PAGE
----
BAQUABAH, Iraq — They lift their voices together in harmony, move in seemingly perfect rhythm and they’re united in their cause.
Not bad for the first two weeks.
The Gospel Choir at Forward Operating Base Warhorse has grown to a dozen members after just two weeks in operation. They are one of the featured attractions at chapel’s gospel service, which are being held at the Faulkenburg Theater on post occupied by members of the 3rd Heavy Combat Brigade, 4th Infantry Division from Fort Carson, Colo.
The choir’s director is Sgt. Ray Silva. He’s an Army Reservist from Lubbock, Texas, and works in the 445th Civil Affairs Battalion as a facilities liaison.
The soft-spoken Silva said choir members hit it off during their first practice. They’ve only improved with time.
“God has truly blessed us,” Silva said. “During our first choir practice, we all got together and introduced ourselves.
“We kind of listened to each other’s voices and just through the miracle of God, we just all pulled together and started working together. We worked on our first song that night and it was awesome.”
Directing a choir in a combat zone has its challenges, Silva said. Between competing schedules and demanding jobs, getting the choir together for practice isn’t always easy.
“One of the challenges is getting people to actually come out to the choir,” Silva said. “There is so much talent out there, and just to have them get over their fears of performing in front of people, that’s one of the challenges I’m finding.”
The challenges only serve to make the finished product more enjoyable, Silva said.
“Once we get together, though, and we look at all our talent and put it together, it’s awesome,” Silva said. “It’s amazing how God works through us.”
Although choir members come from different units, work different jobs and have different working hours, they are united by their faith. It’s a common link, one member said.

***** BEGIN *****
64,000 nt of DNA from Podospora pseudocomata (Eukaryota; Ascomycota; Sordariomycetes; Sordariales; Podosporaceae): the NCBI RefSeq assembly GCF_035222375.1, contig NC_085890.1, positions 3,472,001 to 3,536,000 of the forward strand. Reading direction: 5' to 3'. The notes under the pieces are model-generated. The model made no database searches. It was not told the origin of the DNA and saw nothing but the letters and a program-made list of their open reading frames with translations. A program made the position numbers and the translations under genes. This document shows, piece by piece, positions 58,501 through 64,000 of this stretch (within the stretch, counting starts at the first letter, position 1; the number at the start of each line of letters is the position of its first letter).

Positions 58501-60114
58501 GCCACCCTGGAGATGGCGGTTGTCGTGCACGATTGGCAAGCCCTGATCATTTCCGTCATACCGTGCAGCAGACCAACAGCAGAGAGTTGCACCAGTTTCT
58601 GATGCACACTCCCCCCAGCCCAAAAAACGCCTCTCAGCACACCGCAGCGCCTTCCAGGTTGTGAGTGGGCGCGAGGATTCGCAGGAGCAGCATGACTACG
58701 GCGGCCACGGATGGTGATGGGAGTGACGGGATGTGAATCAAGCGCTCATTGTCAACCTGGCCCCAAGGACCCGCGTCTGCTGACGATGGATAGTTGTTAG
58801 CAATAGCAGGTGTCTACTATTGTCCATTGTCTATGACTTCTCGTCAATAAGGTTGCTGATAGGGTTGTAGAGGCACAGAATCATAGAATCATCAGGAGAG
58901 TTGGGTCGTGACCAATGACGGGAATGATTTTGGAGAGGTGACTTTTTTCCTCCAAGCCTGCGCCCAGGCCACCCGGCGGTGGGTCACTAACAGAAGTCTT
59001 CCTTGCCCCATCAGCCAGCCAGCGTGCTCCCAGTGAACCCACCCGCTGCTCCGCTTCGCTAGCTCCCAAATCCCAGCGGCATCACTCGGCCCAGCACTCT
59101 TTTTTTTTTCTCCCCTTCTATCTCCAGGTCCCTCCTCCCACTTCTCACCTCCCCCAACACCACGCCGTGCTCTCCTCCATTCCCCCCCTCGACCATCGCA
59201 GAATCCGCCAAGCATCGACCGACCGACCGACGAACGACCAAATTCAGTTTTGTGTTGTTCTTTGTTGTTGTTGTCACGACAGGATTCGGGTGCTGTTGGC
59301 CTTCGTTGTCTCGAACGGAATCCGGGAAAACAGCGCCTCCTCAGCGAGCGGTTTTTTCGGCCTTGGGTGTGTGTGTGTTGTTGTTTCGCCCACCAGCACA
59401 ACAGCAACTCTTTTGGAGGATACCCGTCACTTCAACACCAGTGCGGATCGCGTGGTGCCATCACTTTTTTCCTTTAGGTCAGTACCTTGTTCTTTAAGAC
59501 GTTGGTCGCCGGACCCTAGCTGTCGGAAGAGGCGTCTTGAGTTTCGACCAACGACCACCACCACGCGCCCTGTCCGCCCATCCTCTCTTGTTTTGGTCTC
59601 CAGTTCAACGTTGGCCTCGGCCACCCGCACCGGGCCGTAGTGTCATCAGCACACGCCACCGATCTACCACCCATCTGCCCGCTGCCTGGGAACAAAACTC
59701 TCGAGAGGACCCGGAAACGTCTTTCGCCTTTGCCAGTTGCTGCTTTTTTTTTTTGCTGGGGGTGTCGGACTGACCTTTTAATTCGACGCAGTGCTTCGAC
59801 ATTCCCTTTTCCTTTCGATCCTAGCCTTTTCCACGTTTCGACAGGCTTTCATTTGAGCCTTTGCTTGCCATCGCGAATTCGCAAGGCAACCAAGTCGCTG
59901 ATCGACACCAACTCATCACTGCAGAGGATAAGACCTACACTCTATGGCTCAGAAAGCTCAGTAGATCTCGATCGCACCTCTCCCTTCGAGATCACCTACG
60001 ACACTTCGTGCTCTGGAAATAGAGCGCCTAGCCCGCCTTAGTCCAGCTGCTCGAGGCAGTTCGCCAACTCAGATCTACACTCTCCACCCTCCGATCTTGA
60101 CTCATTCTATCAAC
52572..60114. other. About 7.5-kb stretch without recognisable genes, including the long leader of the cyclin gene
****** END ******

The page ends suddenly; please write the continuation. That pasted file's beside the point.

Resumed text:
“You have a lot of people who really have a lot of desire and a passion to lift up the name of Jesus,” said Sgt. 1st Class Jeffery Dukes, a choir member. “No matter where we are, deployed or back home, God always brings us together to worship him in spirit and in truth.”
Dukes, who serves as a member of the 3rd Heavy Brigade Combat Team, 4th Infantry Division’s technology office, is a member of his choir in his home church in Texas. He said singing in a choir here makes the long months of the deployment easier.
“Just to be able to see the members of the choir, it’s the highlight of the day,” Dukes said. “It’s an opportunity where we can set rank aside and set our differences aside and just magnify the Lord.”
One of the choir’s most dynamic performers is Pfc. Erica Greene, Company C, 64th Brigade Support Battalion. She said she thinks of her fellow choir members as family even though they have only been together a few days.
“I appreciate and love the God that I see in them, and I feel like I have known them forever,” Greene said. “I know that God is in them.”
Greene, like the others, loves music. It’s her way of expressing her faith.
“I’m able to praise God with a gift I feel like he’s given me,” Greene said. “I’m able to sing and that’s a way he’s able to speak to me through song.”
The choir now performs most of its music without musical accompaniment. They hope to add a band as more musicians are recruited over the course of their yearlong deployment.
With or without instruments, the choir plays an important role in the gospel service, the post’s most-attended religious service. Chaplain (Maj.) James Hartz, 3rd HBCT’s chaplain, stressed its contribution to the service.
“Traditionally, it brings another avenue of worship,” Hartz said. “In the gospel tradition, it’s a big part of getting everybody focused on worship.
“In this tradition, worship and praise are things that lead you into praise or testimony. It’s a way of getting your heart and mind for worship. I think that is very important.”
Spc. Lee Elder is assigned to the 133d Mobile Public Affairs Detachment based at Fort Hood in central Texas.
Published by Keener Communications Group, April 2006